Zion Hill Cemetery on La Nana Creek Trail in Historic Nacogdoches
The Rev. Lawson Reed came to Nacogdoches in 1878 to Find
no organized Baptist Church serving the Black Community. For
a time, he attended the Union Church with other Baptists as well
as Presbyterians and Methodists, sometimes leading services
there. The Rev. Mr. Reed prevailed upon local Baptists to organize
their own church, and in 1879 they began to meet under a brush
arbor. Frank and Ellen Walton, Annie K. McClain, Jim and Annie
Rigsby, Harriet Moore, Hattoe Vaughns, Velma Williams
McCullough and the Reeds were the charter members of the
church. The approach of Winter forced them to seek other
accommodations, and the Waltons gave two acres of land for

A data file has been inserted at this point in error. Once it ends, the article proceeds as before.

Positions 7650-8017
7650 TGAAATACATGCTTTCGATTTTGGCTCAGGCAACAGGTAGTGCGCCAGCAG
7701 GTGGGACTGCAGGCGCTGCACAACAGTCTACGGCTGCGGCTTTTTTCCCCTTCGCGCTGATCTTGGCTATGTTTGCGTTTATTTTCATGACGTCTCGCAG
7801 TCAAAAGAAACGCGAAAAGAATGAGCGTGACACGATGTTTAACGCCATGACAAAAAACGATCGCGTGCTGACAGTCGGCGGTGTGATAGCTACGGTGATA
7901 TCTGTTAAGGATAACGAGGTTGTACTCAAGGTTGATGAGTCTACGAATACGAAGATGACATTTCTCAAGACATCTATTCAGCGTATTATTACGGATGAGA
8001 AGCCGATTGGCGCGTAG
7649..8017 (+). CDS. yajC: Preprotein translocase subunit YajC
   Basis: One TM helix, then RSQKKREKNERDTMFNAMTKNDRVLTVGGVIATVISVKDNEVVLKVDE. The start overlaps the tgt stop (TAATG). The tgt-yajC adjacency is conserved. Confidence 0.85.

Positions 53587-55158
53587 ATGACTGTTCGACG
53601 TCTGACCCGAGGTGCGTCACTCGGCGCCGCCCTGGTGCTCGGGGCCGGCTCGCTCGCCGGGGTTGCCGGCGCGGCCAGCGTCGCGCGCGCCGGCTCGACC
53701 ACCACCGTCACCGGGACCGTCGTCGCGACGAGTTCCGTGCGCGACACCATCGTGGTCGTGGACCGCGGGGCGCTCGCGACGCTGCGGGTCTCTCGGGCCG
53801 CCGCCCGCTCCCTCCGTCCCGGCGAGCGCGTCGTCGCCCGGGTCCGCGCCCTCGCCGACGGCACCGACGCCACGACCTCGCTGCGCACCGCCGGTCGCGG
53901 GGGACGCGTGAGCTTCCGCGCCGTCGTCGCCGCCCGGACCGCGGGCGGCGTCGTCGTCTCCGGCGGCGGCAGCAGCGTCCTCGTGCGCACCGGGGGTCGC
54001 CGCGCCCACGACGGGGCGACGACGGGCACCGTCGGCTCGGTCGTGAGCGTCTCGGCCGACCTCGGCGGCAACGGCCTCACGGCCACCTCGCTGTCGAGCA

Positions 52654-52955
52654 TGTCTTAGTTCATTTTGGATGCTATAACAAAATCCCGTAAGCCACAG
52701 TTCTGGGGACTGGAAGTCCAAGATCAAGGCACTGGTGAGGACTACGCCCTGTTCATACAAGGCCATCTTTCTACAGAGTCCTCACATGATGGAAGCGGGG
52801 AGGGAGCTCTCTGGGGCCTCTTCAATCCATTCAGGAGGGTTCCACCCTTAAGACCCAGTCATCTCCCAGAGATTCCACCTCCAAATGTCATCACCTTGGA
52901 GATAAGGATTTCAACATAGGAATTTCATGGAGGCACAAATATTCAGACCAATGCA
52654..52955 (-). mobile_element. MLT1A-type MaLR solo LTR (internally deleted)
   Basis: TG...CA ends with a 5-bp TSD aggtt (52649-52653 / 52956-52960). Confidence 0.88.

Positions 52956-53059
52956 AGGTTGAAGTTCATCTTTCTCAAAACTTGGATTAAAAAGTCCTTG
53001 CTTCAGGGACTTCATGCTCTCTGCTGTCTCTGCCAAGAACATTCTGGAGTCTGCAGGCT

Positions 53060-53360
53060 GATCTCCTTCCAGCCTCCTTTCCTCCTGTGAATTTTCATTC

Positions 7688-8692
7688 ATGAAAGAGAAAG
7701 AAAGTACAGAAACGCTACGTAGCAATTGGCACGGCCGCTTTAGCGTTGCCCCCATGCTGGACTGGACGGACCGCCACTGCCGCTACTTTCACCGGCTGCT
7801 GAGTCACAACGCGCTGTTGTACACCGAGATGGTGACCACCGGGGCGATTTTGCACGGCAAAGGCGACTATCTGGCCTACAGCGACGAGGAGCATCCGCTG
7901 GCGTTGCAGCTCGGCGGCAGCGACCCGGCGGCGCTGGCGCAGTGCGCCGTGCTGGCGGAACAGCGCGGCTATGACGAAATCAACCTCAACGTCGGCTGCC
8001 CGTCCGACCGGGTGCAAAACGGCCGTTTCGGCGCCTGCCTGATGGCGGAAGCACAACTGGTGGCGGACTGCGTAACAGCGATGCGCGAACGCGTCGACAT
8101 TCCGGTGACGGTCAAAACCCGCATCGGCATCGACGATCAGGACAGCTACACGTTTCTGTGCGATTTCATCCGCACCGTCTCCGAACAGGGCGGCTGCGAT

Though the presence of the church and a number of
unmarked and undated graves suggest earlier interments at
this site, the earliest marked grave is that of Julia Harris, who
died on February 8, 1897. Hers is the only marked Grave dating
from the 19th century.
The Zion Baptist Church grew steadily from its inception
and by the 1890's the congregation required a larger structure.
Early members continued to be buried on this site until the burial
of Charley Blakey in 1945.
Among those buried here are the Rev. Lawson Reed (d. 1924),
whose grave is marked by two stones; John B. Liggins (d. 1919),
Amiel Rivers (d. 1932), and Jim Smith (d. 1938), who served in World
War I. There are several markers denoting members of fraternal
organizations. Over time, the cemetery fell into disrepair. In the
early 1970's a movement began to have the city assume
custodianship of the cemetery. The burial ground remains a
chronicle of the African American pioneers of Nacogdoches.
(Texas Historical Commission Plaque)
(Next Picture: Looking Back)